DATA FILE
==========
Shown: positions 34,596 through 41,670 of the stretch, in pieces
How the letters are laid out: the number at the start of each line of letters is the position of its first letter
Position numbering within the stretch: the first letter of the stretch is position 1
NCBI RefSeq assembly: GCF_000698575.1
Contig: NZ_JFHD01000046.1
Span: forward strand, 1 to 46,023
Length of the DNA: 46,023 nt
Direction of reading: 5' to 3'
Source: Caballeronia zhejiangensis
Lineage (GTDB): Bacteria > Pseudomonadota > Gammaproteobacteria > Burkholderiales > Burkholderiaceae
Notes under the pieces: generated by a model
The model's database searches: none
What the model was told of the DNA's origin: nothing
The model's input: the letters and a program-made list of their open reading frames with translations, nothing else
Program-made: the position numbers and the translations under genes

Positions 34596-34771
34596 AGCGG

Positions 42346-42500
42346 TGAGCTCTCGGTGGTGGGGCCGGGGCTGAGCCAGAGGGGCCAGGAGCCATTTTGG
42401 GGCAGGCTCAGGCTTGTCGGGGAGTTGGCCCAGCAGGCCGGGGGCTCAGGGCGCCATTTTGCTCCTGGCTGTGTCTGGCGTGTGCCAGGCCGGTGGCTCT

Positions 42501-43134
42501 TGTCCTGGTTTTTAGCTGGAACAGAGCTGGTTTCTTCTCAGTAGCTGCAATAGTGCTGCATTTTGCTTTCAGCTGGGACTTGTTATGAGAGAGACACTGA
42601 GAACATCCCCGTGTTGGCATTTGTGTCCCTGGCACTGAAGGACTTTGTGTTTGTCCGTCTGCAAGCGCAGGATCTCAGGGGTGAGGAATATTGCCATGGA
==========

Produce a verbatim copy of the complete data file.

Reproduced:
Shown: positions 34,596 through 41,670 of the stretch, in pieces
How the letters are laid out: the number at the start of each line of letters is the position of its first letter
Position numbering within the stretch: the first letter of the stretch is position 1
NCBI RefSeq assembly: GCF_000698575.1
Contig: NZ_JFHD01000046.1
Span: forward strand, 1 to 46,023
Length of the DNA: 46,023 nt
Direction of reading: 5' to 3'
Source: Caballeronia zhejiangensis
Lineage (GTDB): Bacteria > Pseudomonadota > Gammaproteobacteria > Burkholderiales > Burkholderiaceae
Notes under the pieces: generated by a model
The model's database searches: none
What the model was told of the DNA's origin: nothing
The model's input: the letters and a program-made list of their open reading frames with translations, nothing else
Program-made: the position numbers and the translations under genes

Positions 34596-34771
34596 AGCGG

Positions 42346-42500
42346 TGAGCTCTCGGTGGTGGGGCCGGGGCTGAGCCAGAGGGGCCAGGAGCCATTTTGG
42401 GGCAGGCTCAGGCTTGTCGGGGAGTTGGCCCAGCAGGCCGGGGGCTCAGGGCGCCATTTTGCTCCTGGCTGTGTCTGGCGTGTGCCAGGCCGGTGGCTCT

Positions 42501-43134
42501 TGTCCTGGTTTTTAGCTGGAACAGAGCTGGTTTCTTCTCAGTAGCTGCAATAGTGCTGCATTTTGCTTTCAGCTGGGACTTGTTATGAGAGAGACACTGA
42601 GAACATCCCCGTGTTGGCATTTGTGTCCCTGGCACTGAAGGACTTTGTGTTTGTCCGTCTGCAAGCGCAGGATCTCAGGGGTGAGGAATATTGCCATGGA